Vintage Tech: When Printing Photos on Fabric Was the Next Big Thing
“Until now,” LIFE told its readers in December 1947, “anyone claiming to have seen a dinner dress decorated with life-size photographs of the wearer would have met with breath-sniffing suspicion or clinical alarm. Today, however, such dresses can be made and photographs of everything from animals to pearl necklaces are being printed not only on dress fabrics but on upholstery, pillows, ties, bathing suits and lingerie.”
That LIFE devoted several pages and numerous photographs to reporting on this development (pun intended) suggests just how remarkable this achievement really was. Remember: this was happening 65 years ago. Men and women had been pushing the technical limits of photography ever since the medium was born, well over a century before — but no one , it seems, had ever bothered to devote the energy, time and money it would take to devise a method for printing pictures directly on to fabric. Two New York-based companies were out to change that grave dereliction: by 1947, the “photographic fabrics [were] being produced in quantity by two new and rival processes.”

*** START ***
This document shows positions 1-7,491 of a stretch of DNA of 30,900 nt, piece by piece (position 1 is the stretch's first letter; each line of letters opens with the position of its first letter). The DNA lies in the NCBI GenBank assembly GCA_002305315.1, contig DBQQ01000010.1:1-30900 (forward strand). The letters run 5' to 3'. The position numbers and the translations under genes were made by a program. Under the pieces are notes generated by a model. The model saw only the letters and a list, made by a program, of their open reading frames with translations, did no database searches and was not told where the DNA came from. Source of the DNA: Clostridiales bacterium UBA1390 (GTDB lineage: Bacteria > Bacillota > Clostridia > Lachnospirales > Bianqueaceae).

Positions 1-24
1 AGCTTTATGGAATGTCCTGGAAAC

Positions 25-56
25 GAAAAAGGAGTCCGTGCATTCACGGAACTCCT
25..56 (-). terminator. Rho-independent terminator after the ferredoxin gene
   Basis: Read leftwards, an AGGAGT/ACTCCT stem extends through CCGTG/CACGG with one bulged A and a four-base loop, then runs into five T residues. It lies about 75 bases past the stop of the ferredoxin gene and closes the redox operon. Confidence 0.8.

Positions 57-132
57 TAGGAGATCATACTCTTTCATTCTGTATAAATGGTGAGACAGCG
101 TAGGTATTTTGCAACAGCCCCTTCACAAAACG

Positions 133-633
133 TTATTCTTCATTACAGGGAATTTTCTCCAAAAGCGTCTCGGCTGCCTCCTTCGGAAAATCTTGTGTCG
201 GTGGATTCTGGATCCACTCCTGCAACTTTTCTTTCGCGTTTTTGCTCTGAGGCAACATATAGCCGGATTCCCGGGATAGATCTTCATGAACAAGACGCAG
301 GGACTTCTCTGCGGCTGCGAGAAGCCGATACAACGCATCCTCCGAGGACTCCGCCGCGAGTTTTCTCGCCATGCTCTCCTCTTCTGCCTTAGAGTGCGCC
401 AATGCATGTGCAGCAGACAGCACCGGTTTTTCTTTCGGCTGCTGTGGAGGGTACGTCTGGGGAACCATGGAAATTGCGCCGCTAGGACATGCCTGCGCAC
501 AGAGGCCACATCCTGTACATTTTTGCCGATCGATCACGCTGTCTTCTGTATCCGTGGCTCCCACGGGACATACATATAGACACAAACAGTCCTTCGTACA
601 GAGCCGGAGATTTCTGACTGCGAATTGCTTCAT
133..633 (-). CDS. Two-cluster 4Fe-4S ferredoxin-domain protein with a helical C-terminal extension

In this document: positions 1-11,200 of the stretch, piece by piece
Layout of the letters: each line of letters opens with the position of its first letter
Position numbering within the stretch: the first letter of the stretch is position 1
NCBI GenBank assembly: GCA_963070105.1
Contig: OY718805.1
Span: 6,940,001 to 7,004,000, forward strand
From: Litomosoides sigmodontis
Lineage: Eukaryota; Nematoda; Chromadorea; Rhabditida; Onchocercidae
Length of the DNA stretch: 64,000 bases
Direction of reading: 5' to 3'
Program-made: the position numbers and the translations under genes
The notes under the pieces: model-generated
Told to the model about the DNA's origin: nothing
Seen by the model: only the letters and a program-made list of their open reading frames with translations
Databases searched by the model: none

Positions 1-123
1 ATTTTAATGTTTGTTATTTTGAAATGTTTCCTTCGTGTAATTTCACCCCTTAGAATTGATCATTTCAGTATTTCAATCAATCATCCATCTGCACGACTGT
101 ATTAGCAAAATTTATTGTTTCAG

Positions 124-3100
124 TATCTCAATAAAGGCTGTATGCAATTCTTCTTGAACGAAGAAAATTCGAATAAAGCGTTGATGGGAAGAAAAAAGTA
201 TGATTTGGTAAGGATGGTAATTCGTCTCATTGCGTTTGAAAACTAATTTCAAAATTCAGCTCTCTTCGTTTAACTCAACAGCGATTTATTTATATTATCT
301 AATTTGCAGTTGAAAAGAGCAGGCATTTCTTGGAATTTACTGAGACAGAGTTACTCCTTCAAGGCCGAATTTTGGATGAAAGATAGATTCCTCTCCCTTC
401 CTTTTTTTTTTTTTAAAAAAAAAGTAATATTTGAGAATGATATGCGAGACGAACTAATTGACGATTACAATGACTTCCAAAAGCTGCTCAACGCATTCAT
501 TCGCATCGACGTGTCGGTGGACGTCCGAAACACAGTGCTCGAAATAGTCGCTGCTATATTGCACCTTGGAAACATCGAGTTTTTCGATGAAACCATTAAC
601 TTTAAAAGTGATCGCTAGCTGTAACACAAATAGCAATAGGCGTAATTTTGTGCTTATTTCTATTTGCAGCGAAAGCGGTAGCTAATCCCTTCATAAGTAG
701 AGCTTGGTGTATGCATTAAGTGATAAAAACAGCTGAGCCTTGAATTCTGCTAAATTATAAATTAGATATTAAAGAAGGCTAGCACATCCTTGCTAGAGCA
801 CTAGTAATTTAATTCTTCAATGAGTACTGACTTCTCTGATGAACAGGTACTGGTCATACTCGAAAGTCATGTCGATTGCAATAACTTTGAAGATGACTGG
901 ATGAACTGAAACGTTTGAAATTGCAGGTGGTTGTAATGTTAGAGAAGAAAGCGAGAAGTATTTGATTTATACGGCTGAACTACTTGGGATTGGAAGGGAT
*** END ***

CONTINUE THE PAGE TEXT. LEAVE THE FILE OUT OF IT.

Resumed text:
Both methods depend on a series of secret chemicals and dyes with which fabric is impregnated to make it light-sensitive. In the Foto-Fab process used by Leize, Inc. of New York a light shining through a negative film makes a positive print on cloth. In the Photone process of Ross-Smith Corp., also of New York, a positive film is used.
For the textile-printing industry photographic fabrics are the big news of the year. Although now limited to a group of restrained monotones, both pioneering companies are working to develop techniques that will give them full-color photographs on fabric and an opportunity to compete vigorously with traditional methods of printing fabric.
Today, of course, there are countless companies, and indeed entire industries, dedicated to printing photographs on every and any surface imaginable. Nevertheless, there’s something genuinely endearing about the pictures in this gallery—as if the act of printing photographs on fabrics was not merely a spiffy technological coup, but something akin to a small miracle. That said, we should perhaps ask ourselves how our own era’s giddy reportage on emerging technology will be viewed a hundred years down the road. Will our own breathless enthusiasms (The new iPhone is here! The new iPhone is here!) feel equally quaint? Will today’s cutting-edge tech feel similarly clunky and “meh”?